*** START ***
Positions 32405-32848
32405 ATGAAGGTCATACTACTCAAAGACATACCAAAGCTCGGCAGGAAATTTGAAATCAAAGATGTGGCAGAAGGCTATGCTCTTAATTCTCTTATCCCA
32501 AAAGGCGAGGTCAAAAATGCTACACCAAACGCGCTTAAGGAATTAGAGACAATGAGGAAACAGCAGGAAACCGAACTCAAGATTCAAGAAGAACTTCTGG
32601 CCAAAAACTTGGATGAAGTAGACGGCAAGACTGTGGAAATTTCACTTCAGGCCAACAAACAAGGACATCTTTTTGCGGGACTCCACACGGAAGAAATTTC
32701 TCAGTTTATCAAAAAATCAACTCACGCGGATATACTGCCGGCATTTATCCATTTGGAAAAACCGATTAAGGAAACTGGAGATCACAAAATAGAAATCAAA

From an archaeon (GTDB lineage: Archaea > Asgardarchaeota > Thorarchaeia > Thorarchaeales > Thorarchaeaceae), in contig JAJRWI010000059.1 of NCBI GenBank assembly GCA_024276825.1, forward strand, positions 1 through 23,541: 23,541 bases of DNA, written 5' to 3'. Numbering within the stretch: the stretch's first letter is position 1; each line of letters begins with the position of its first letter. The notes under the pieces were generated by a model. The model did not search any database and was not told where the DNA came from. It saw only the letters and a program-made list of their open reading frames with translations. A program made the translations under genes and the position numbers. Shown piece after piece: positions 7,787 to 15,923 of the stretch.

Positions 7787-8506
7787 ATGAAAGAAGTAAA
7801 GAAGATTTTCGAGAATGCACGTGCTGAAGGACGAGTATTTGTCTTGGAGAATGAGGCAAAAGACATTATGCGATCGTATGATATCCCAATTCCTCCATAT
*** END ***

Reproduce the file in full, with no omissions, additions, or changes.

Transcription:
Positions 32405-32848
32405 ATGAAGGTCATACTACTCAAAGACATACCAAAGCTCGGCAGGAAATTTGAAATCAAAGATGTGGCAGAAGGCTATGCTCTTAATTCTCTTATCCCA
32501 AAAGGCGAGGTCAAAAATGCTACACCAAACGCGCTTAAGGAATTAGAGACAATGAGGAAACAGCAGGAAACCGAACTCAAGATTCAAGAAGAACTTCTGG
32601 CCAAAAACTTGGATGAAGTAGACGGCAAGACTGTGGAAATTTCACTTCAGGCCAACAAACAAGGACATCTTTTTGCGGGACTCCACACGGAAGAAATTTC
32701 TCAGTTTATCAAAAAATCAACTCACGCGGATATACTGCCGGCATTTATCCATTTGGAAAAACCGATTAAGGAAACTGGAGATCACAAAATAGAAATCAAA

From an archaeon (GTDB lineage: Archaea > Asgardarchaeota > Thorarchaeia > Thorarchaeales > Thorarchaeaceae), in contig JAJRWI010000059.1 of NCBI GenBank assembly GCA_024276825.1, forward strand, positions 1 through 23,541: 23,541 bases of DNA, written 5' to 3'. Numbering within the stretch: the stretch's first letter is position 1; each line of letters begins with the position of its first letter. The notes under the pieces were generated by a model. The model did not search any database and was not told where the DNA came from. It saw only the letters and a program-made list of their open reading frames with translations. A program made the translations under genes and the position numbers. Shown piece after piece: positions 7,787 to 15,923 of the stretch.

Positions 7787-8506
7787 ATGAAAGAAGTAAA
7801 GAAGATTTTCGAGAATGCACGTGCTGAAGGACGAGTATTTGTCTTGGAGAATGAGGCAAAAGACATTATGCGATCGTATGATATCCCAATTCCTCCATAT